High Ground sits down with new Buccaneer owner Jonathan Kiersky to talk about what's next for the iconic Midtown music venue -- and what makes this dive bar worth saving.
The Bucc is back and fully operational thanks to former Hi-Tone owner, Jonathan Kiersky. When the news broke last month I was in St. Louis with my family and all I wanted to do was come home and join the party.
The Buccaneer had become a shell of itself in recent months as multiple reports peppered my newsfeed of people not being welcomed into the bar. Some visitors, including mainstay regulars, had even said they were profiled, insulted and threatened by the former owner. The Buccaneer historically had always been welcoming. A tour stop for many up-and-coming bands and local bands, and a destination for folks traveling through Memphis. From the juke box to the cozy bar, to there not being a stage, not to mention the patio, the Buccaneer was always a comfortable place to visit.
From the moment I turned 21, and to be honest, probably before then, I had my mind set on going to the Buccaneer Lounge. As a musician and music-lover I knew this was the place I could grab a cold beer, meet some interesting people and hear some loud rock and roll. Tucked away on Monroe just off of Cleveland, the Buccaneer sits unassuming, but also intriguing.
I, personally, am glad Jonathan is back in town and at the helm of another great dive bar in our city. I had a chance to catch up with him to ask about the future of the iconic bar.
When did you first have the idea to pursue the Buccaneer?
Around December or January. I had been contacted to buy one half of the Buccaneer. After the sale went through to Charles, it was his and I stepped back. And then after it seemed like the Bucc wasn't booking bands and there were some rumblings on social media that things were not the same as they had always been, I contacted Charles, who is a great friend of mine, and talked to him about taking over. At first, he was not receptive. The Buccaneer has always been my favorite dive bar for not only myself but many of my friends. It also happens to be a very key cog of the Memphis music scene. The Bucc was always the place locals played and touring bands would play before they graduated to the Hi-Tone, so it was extremely important to keep that going. So the idea came out of both those factors even though I highly doubted I was going to do another bar for a few years.
From what I had heard and read on social media, it sounded like the Bucc really needed saving. As a Memphian and music lover did you feel compelled to step in and save it? Is this what brought you back from New Orleans?
It’s strange — I actually came back to Memphis for different reasons. I needed surgery on my ankle and my dog needed to have a serious check-up because I was worried about a couple of bumps on his chest. I’ve always kept my doctor and my dog’s vet in town because they are so good. Then I started seeing what had become of the music landscape in town and there were agents and bands that were telling me that they were just skipping Memphis. I really didn’t know what was going on in the city, but it didn’t seem good. I was (and still am) working on a major tech startup and because I know so many talented folks in Memphis, I decided that it would be better to start the business in Memphis just due to the fact that I have such a great support system here and, again, the talent here is tremendous. Did it need saving? Yeah, it did. And Memphis is a very music-centric city, maybe more than anywhere I’ve lived. In a way I felt compelled because I just couldn’t see Memphis thrive without the Buccaneer being a part of that.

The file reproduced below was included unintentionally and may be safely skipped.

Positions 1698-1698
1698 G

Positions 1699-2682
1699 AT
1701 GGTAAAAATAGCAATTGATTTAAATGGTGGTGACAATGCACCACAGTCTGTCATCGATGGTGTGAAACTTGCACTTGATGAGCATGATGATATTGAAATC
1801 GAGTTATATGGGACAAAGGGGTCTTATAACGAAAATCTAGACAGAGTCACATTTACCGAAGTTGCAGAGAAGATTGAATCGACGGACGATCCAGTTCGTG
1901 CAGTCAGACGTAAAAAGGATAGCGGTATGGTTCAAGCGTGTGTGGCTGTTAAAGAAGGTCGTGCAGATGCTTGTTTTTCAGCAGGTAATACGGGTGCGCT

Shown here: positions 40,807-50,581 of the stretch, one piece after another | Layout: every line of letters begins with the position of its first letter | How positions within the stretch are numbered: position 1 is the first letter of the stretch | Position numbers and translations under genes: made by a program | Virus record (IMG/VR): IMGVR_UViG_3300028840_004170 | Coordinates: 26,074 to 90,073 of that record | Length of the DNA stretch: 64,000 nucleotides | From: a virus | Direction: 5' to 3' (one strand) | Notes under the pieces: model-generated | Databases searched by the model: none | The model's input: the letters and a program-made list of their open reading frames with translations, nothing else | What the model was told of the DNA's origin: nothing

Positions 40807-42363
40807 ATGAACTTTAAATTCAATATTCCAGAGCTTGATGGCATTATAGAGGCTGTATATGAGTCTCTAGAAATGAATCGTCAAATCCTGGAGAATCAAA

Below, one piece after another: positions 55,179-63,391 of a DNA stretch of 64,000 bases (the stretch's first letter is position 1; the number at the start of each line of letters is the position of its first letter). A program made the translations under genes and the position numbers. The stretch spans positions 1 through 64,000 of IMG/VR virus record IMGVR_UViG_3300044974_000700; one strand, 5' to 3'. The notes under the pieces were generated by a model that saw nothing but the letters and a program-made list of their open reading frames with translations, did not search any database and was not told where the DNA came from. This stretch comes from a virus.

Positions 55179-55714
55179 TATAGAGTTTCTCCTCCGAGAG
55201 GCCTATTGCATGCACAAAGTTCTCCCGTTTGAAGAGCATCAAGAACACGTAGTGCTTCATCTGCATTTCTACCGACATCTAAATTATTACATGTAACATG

What has the response been to the Bucc reopening? What has surprised you most?
The response has been crazier than I ever expected. I mean, in my wildest dreams, I wouldn’t have expected the outpouring of love for the Bucc. I also can’t believe how many people have come up to say “thank you, I’m glad you’re back. We need you.” That made it feel great and weird all at the same time. I had little self-awareness as to what I meant to this community. It’s very humbling to say the least. It’s also amazingly rad. Seeing your friends, bands you booked, my friends who worked at the Bucc and things like that smile and be so happy really is the best part of life. What surprised me? We trended on Facebook for a while on Friday. That’s pretty crazy!
What changes will you make or will there be any?
Not many at all. We will reconfigure the kitchen, bring back some of the old Hi-Tone kitchen stuff to the Bucc. My connections in the music business will allow for us to get a few bands that we probably shouldn’t. We will have a couple of minor internal things that make the Bucc run a touch better but for the patron, it’ll be the exact same.
Dive bars are part of what help shape our city. I've always loved the Hi-Tone, P&H and Lamplighter, but there's something about the Bucc. What is it about the Bucc that sets it apart from other dives?
The Bucc is a very interesting place. A friend will bring someone new in and will say to them “Why do you hang out here, it’s dark and a dive?” The friend will respond “Yeah, it’s my home away from home.” The Bucc is kind of the place that is pre-cell phone, you always know someone up there if you go in there semi-regularly. The other part is the music. With the stage being on the floor, the shows just become absolutely amazing. It’s full bore for the musician and the audience and that’s something you just can’t recreate. So you add in the familial part with the fact that some of the people who drink here regularly are also the people playing in the bands it is kind of a perfect storm of a show.